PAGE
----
From July 13 to July 20 the “Last Minute Bargain” price is £64 (75 euros) instead of £80 (94 euros).
The Garden Apartment is in the village of Conchil Le Temple, just 10 minutes from the beaches at Fort Mahon and Berck, and only 15 minutes from the historic town of Montreuil Sur Mer, where, on July 14, the famous annual Montreuil Brocante, a vast antique market that takes over the whole of the town centre, will be taking place.
THIS OFFER IS NOW CLOSED. LOOK OUT FOR MORE NEWS OF SPECIAL OFFERS ON THESE PAGES SOON!
This is a French TV programme about the Baie de la Somme region near where we live, and where our Sandboys seaside holiday houses are situated. The programme is in French, but we’re sure you’ll like the pictures and you’ll certainly be able to reproduce the delicious recipes, even if you can’t catch everything they say.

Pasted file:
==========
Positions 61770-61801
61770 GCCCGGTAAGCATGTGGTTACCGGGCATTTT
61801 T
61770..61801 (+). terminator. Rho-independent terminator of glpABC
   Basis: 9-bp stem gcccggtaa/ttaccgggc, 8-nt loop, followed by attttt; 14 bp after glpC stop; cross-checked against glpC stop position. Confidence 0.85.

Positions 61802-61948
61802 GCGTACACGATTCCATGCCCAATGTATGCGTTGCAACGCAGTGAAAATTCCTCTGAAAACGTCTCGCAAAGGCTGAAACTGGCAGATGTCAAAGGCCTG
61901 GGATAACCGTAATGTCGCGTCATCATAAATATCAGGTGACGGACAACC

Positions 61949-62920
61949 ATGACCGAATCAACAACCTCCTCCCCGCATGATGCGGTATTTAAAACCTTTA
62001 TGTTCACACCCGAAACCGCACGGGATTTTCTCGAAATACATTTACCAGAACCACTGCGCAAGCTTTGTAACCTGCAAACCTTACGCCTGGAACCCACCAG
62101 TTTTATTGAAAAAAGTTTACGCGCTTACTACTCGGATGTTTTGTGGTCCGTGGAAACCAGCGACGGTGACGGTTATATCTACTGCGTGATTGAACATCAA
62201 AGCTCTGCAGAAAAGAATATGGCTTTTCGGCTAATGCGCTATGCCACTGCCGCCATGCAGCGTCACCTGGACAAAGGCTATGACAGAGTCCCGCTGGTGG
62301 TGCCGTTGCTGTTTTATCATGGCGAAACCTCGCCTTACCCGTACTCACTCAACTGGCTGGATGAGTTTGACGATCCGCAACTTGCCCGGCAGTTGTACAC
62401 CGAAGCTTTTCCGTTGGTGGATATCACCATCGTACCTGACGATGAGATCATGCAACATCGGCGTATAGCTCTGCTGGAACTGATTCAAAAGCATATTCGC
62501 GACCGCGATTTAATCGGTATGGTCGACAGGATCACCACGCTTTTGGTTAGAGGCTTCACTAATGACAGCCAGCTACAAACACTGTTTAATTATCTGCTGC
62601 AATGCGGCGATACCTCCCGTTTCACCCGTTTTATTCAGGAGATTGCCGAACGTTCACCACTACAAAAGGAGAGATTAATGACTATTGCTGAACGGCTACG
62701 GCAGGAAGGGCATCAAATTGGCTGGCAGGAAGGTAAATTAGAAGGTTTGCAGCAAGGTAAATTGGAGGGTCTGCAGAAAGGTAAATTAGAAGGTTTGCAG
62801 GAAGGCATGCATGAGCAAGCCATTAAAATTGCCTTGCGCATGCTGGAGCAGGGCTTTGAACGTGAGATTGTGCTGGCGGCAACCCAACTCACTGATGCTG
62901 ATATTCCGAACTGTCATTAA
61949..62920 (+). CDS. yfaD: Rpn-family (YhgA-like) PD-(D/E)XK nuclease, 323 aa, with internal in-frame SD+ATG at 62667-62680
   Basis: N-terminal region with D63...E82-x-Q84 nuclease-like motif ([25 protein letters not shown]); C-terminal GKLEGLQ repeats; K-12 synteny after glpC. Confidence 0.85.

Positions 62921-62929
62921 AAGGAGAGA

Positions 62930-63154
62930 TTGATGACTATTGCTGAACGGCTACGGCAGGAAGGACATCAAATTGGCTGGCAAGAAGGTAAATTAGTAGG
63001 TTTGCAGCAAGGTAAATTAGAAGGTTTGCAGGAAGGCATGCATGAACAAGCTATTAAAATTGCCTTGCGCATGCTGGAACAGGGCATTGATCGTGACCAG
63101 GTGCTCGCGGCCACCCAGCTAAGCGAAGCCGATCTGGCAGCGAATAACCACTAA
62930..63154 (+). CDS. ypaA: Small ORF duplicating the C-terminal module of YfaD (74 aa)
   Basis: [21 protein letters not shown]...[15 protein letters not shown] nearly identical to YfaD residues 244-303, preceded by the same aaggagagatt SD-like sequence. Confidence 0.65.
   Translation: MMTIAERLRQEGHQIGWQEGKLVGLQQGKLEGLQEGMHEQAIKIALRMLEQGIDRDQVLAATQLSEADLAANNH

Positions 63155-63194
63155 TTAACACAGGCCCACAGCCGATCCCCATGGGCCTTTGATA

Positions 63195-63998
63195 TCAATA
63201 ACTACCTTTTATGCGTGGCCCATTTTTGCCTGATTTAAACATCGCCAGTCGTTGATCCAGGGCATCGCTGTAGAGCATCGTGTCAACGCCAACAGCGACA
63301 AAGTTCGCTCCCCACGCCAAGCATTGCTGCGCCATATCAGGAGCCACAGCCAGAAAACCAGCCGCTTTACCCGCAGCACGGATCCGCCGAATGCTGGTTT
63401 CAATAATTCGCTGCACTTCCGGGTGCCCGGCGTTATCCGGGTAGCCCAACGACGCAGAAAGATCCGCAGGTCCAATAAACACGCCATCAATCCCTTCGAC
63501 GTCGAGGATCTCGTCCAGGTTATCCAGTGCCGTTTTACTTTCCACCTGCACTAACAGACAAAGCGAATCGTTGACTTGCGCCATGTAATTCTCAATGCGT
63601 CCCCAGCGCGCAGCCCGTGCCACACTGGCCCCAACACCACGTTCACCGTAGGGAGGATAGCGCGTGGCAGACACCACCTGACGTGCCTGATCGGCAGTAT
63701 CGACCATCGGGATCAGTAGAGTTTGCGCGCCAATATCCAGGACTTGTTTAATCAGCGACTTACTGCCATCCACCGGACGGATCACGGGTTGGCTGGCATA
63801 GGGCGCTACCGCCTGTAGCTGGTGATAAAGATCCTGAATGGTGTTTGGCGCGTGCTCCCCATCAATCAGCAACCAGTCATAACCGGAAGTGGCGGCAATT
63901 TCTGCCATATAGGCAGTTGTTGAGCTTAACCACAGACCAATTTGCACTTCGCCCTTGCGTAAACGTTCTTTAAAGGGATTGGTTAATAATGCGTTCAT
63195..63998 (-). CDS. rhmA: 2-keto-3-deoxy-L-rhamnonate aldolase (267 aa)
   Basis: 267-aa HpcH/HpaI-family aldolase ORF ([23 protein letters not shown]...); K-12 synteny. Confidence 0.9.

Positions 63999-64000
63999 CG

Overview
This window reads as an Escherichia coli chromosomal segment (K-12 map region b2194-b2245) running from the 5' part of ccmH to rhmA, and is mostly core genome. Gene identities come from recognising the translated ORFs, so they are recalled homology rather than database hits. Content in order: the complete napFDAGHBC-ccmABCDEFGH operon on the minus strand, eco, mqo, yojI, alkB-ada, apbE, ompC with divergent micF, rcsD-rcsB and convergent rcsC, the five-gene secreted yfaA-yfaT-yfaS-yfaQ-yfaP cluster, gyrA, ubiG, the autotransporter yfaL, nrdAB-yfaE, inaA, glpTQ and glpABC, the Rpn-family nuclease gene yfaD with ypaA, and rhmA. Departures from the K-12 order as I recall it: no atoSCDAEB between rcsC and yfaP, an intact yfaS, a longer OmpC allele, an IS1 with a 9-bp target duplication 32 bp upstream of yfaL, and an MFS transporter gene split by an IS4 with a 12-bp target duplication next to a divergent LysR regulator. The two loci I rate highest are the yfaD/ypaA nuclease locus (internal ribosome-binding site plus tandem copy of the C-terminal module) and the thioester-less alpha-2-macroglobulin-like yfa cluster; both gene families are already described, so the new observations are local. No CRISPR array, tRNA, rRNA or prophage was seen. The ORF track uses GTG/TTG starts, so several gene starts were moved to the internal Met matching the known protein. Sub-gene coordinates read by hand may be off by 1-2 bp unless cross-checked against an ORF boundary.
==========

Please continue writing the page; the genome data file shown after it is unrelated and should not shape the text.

The hotel restaurant “Les Tourelles,” where they filmed the cookery demonstration, is about 15 minutes drive from the Sandboys houses in Fort Mahon, so you can eat the same dishes you see cooked here!
It was a busy Saturday yesterday, as all three of our gites changed over on the same day.
This happens from time to time every year, of course, but not so often as you might imagine. Although our changeover day for the houses in the summer season is Saturday, we frequently have families staying two weeks in one or other of the gites. This tends to reduce the number of 3-way changeover days.
Another factor is that the Garden Studio gite is let by the night at all times of year. Guests can arrive and leave on any day of the week and stay for anything from 2 or 3 nights up to 2 or 3 weeks, so the majority of arrivals and departures there are not on Saturdays.
But every now and then we have the whole lot to do on one day. This time, though, our guests did make it a lot easier for us. The Van De Rijts who were in the Garden Studio left at about 0830 to travel to Holland, so we were able to get into the apartment and have it thoroughly cleaned and prepared by soon after 1000.